Specialist background

  In addition to a solid command of the source language and excellent skills in the target language, specialist translations rely on deep subject knowledge. In this section, you will learn more about my specialist background, which I developed over a period of more than twelve years as a postgraduate in academia and the museum world, immediately prior to dedicating myself full-time to translation.

Museum work

  During and between my post-graduate degrees, I complemented my academic training with work experience in art museums. In Boston, I worked at the Museum of Fine Arts, in the departments of Exhibition Design and Membership; in Chicago, I worked at the Smart Museum of Art, in the department of Membership and Development, and in New Haven, CT, I worked at the British Art Center, in the department of Prints and Drawings, where I was a curatorial assistant preparing an exhibition of Eduardo Paolozzi’s prints and assisting with an exhibition dedicated to Richard Hamilton. Further museum experience includes co-curating an exhibition on Reproductive Prints at the Smart Museum of Art, Chicago, and working as part of a team of art students installing a piece by Christian Boltanski at the Museum of Fine Arts, Boston.

Other academic activity

  In addition to graduate training, museum work and university teaching, my training and work experience in the field of art history included many other activities. I completed a specialist course on Italian Renaissance Paleography, held at the Getty Center in Los Angeles; worked as a research assistant gathering images and preparing materials for courses on the Global Renaissance and Art and Love in the Renaissance, and acquiring image rights for a scholarly book on secular frescoes in early Renaissance Italy; prepared the index for a book on medieval sculpture in America; updated Italian Renaissance bibliographies for Grove Art Online and attended various academic conferences in Chicago, New York and London. Standing out as highlights of my time as a doctoral student are a year dedicated to dissertation research at the Kunsthistorisches Institut in Florence, and shorter periods of research at the Getty Research Center in Los Angeles and the NGA Art Research Library in Washington, DC.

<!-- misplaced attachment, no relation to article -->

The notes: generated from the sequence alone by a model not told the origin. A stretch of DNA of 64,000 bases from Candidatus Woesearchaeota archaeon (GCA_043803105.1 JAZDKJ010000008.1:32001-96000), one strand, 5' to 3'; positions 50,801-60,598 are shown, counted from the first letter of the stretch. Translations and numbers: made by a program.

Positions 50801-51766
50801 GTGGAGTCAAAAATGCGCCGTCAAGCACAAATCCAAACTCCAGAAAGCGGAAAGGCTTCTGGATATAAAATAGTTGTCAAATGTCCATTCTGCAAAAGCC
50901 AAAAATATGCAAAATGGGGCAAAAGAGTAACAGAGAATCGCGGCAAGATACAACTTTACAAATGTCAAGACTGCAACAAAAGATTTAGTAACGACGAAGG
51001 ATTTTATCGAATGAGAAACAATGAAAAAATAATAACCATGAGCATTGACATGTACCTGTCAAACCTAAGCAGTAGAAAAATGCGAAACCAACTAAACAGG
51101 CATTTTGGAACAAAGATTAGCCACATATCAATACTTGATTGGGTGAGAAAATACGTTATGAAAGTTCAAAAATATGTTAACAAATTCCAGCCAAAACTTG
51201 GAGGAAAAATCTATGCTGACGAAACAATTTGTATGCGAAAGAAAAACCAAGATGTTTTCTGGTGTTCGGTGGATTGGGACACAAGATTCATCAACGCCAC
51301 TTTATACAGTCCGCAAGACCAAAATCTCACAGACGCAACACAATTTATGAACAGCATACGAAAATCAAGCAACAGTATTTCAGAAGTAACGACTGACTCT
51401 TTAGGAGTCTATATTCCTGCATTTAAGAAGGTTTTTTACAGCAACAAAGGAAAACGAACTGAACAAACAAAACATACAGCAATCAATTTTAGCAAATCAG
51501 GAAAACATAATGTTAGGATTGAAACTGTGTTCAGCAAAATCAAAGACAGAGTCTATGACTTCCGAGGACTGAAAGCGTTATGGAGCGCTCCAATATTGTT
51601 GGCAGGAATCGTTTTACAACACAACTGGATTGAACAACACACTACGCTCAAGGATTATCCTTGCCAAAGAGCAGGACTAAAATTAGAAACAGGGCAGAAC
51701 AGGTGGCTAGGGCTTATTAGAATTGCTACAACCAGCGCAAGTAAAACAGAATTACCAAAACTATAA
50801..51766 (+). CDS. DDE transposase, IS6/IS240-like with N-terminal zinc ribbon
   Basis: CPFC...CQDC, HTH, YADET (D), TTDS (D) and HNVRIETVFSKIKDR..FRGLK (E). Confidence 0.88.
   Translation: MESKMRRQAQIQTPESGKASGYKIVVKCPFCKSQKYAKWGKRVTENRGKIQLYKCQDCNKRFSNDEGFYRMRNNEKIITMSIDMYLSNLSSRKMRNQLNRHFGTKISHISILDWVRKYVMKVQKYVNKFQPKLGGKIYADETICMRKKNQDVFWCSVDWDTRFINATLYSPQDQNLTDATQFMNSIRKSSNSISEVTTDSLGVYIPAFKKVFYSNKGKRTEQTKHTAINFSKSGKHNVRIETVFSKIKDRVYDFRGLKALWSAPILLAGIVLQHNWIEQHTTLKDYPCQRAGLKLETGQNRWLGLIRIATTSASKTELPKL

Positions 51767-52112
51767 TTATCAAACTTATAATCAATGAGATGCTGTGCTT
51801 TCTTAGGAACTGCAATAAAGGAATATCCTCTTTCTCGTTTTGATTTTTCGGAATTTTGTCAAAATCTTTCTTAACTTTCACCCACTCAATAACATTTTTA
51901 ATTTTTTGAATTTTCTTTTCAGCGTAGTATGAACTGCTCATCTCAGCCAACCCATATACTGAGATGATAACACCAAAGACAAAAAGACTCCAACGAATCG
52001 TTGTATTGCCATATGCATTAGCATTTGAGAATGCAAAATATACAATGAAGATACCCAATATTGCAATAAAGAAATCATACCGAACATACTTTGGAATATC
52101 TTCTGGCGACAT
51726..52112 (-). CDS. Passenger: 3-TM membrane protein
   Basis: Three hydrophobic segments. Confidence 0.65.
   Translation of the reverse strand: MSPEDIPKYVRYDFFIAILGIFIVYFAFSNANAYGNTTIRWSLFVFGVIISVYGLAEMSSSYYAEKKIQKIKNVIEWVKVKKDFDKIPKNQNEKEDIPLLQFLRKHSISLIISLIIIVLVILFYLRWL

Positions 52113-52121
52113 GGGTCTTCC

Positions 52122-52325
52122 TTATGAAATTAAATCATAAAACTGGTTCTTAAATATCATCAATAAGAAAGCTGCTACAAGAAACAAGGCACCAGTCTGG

My subject skills as an art translator are founded first and foremost on ten years of post-graduate training in art and art history. I have a PhD in the History of Art from Yale University (2010), for which my major field was Italian Renaissance Painting and my minor fields were Ancient Roman Art and Architecture, Medieval Art and Byzantine Art. I also have an MA in the Humanities and Art History from the University of Chicago, and I studied Studio Art as a Post-Bac student at the School of the Museum of Fine Arts, Boston. My undergraduate degree was in Philosophy and Cultural Criticism (the Evergreen State College), and I studied Critical Theory at every stage of my graduate career.

University teaching

  An essential part of doctoral training in the United States is gaining hands-on teaching experience. While at Yale University, I taught undergraduate sections on Italian Renaissance Art, held in the Bienecke Rare Book & Manuscript Library; Ancient Roman Art, Ancient Roman Architecture and Art from the Renaissance to the Present, in the Yale University Art Gallery. Other teaching experience includes leading undergraduate sections (three semesters) at the Museum of Fine Arts, Boston and teaching a lecture course on Italian Renaissance Art and a seminar on Fourteenth-Century Painting for the University of Georgia in Cortona, Italy, with weekly on-site visits in the surrounding area.